Extortion is committed when a defendant takes property from the victim through threats or coercion. The difference between extortion and robbery is that the threats required for robbery must put the victim in fear of imminent harm whereas the threats required for extortion do not. For example:
EXAMPLE (1): Ernest has bought a brand new crystal wine decanter that Julio wants. Julio threatens that if Ernest does not hand over the decanter immediately, Julio will beat Ernest with a crowbar. Ernest hands over the decanter. In this case, Julio has committed robbery.
EXAMPLE (2): Ernest has just bought a new crystal wine decanter that Julio wants. Julio threatens that if Ernest does not hand over the decanter immediately, Julio will send Ernest’s wife photographs of Ernest with another woman. This is considered extortion.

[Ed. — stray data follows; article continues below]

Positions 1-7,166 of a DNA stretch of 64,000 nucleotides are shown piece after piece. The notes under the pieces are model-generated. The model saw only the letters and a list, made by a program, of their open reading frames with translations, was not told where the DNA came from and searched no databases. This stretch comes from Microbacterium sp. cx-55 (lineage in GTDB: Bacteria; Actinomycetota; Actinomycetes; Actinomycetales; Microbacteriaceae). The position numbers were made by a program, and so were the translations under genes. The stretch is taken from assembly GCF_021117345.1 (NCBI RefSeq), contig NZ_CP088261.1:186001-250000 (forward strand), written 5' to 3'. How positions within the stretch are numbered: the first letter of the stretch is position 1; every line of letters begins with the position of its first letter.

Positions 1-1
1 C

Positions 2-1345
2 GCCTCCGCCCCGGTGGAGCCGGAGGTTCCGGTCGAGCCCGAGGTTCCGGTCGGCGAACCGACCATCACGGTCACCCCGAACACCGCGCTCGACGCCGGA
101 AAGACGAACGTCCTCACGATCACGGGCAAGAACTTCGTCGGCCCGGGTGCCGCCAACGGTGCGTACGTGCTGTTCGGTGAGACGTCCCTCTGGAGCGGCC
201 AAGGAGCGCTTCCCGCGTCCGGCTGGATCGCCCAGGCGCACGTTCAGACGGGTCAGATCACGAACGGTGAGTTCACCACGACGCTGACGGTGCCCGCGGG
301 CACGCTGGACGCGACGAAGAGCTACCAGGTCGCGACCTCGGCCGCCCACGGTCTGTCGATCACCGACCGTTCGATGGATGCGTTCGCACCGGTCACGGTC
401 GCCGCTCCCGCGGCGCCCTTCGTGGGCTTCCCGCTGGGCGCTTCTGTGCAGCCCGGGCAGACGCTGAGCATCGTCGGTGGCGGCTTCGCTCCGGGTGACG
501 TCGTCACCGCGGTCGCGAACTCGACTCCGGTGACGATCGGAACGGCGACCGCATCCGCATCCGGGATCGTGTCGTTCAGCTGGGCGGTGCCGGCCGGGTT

Again, the threats required for extortion are different from those required for robbery, either because they do not involve the threat of harm which is necessary for robbery, or because the harm is threatened is not imminent. Typically, threats to injure the victim or his property, threats to accuse the victim or a family member of the victim of a crime, threats to disgrace the victim, or threats to expose any secret that would adversely affect the victim, are all considered adequate threats for extortion. However, in order to win a conviction, the prosecution must show that the victim handed over the property that the defendant demanded as a result of the threat. If the threat was not the reason the victim handed over the property, the defendant can not be convicted of extortion.
At common law, extortion is a felony, and it remains so under modern statutes.